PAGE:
1. Definition Pancreatogenic diabetes is a form of secondary diabetes, specifically that associated with disease of the exocrine pancreas. The most common disease of the exocrine pancreas associated with the development of diabetes is chronic pancreatitis. Analogous to chronic pancreatitis-associated diabetes is cystic fibrosis-related diabetes (CFRD), in which pancreatic exocrine insufficiency pre-dates the pancreatic endocrine insufficiency responsible for the development of diabetes. Because diabetes in cystic fibrosis is associated with worse nutritional status, more severe inflammatory lung disease, and greater mortality from respiratory failure, CFRD has long been recognized as a distinct form of diabetes requiring a specified approach to evaluation and treatment (30) now recognized by the American Diabetes Association (28). While the distinct pathogenesis of diabetes in chronic pancreatitis has also long been appreciated, only recently have guidelines been developed supporting a specified diagnostic and therapeutic algorithm (37). Finally, other less common forms of pancreatogenic diabetes exist, such as that due to pancreatic cancer (18), as well as post-pancreatectomy diabetes, with each requiring individualized approaches to care. 2. Classification Pancreatogenic diabetes is classified by the American Diabetes Association and by the World Health Organization as type 3c diabetes mellitus (T3cDM) and refers to diabetes due to impairment in pancreatic endocrine function related to pancreatic exocrine damage due to acute, relapsing and chronic pancreatitis (of any etiology), cystic fibrosis, hemochromatosis, pancreatic cancer, and pancreatectomy, and as well rare causes such as neonatal diabetes due to pancreatic agenesis (1). Prevalence data on T3cDM are scarce b Continue reading >>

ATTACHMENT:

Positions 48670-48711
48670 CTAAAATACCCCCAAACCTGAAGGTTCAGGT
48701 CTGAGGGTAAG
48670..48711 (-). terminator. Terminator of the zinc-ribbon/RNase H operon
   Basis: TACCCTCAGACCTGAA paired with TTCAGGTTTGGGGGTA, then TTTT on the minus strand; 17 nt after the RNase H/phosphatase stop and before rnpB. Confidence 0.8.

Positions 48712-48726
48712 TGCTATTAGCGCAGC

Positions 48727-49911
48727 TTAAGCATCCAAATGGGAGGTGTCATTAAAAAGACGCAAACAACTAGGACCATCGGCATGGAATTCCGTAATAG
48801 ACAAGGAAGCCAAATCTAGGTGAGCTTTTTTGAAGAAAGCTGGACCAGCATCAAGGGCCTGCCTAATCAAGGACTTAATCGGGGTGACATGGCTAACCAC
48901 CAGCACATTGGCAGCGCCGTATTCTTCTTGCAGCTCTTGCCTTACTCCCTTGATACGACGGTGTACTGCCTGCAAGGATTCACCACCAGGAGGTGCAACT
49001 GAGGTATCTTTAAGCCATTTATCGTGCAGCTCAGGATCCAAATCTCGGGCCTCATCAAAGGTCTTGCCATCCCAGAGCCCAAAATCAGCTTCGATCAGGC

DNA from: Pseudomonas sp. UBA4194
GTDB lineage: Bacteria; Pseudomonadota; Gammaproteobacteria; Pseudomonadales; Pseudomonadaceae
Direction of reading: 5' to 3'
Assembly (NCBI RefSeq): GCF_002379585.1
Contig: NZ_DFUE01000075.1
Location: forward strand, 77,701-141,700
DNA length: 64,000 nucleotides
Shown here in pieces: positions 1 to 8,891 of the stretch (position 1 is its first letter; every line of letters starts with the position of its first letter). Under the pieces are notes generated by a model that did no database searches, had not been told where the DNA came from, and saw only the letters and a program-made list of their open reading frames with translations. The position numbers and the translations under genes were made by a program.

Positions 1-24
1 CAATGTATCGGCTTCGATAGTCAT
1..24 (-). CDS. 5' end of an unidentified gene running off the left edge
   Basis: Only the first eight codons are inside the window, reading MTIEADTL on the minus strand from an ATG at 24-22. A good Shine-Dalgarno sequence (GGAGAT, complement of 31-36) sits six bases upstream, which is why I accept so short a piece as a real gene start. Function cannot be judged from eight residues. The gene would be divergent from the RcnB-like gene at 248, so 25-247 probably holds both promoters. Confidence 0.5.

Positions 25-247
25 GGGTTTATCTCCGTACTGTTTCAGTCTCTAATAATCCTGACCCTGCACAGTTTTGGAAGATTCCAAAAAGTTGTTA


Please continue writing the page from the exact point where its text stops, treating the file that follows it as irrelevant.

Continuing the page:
8 Things I Wish People Understood About Having Type 1 Diabetes